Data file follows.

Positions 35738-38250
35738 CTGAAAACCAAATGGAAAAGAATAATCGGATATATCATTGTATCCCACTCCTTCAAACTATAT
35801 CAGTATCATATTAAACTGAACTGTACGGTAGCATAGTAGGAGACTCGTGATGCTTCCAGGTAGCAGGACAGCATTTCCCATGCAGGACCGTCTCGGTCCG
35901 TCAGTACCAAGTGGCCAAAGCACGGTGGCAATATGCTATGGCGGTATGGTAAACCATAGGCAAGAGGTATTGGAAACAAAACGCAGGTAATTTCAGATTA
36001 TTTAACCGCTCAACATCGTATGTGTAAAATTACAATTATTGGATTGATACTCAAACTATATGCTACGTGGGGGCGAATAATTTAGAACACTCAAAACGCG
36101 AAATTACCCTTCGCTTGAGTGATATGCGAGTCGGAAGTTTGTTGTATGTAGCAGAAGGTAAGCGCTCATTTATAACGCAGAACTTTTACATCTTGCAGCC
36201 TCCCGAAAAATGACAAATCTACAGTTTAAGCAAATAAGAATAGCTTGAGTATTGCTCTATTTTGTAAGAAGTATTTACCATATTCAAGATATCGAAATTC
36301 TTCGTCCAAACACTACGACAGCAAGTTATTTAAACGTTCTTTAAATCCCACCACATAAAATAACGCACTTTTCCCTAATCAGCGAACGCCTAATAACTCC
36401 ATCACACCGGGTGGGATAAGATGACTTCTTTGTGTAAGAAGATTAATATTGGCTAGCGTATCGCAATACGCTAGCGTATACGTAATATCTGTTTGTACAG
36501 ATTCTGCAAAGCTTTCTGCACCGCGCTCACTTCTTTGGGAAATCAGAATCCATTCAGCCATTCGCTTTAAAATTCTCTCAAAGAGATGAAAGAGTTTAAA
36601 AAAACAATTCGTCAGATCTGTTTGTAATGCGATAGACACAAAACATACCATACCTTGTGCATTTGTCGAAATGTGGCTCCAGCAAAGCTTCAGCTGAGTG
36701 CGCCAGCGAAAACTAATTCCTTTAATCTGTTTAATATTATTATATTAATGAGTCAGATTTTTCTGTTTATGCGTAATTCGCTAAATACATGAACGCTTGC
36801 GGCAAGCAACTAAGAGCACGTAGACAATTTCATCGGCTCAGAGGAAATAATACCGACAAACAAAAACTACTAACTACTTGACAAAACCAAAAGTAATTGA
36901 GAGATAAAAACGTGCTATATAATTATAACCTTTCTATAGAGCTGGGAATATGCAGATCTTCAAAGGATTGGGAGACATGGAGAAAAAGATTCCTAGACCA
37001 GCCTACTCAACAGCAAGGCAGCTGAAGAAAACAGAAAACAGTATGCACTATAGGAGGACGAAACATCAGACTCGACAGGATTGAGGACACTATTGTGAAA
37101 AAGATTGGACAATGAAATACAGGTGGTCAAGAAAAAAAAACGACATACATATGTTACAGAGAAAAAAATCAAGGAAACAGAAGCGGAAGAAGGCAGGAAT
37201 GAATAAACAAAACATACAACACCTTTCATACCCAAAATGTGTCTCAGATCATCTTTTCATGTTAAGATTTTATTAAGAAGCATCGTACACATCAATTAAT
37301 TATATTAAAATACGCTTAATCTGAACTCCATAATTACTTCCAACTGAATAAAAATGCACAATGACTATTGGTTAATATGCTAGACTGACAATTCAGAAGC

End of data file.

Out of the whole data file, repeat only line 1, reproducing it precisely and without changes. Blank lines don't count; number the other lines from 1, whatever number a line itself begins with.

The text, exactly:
Positions 35738-38250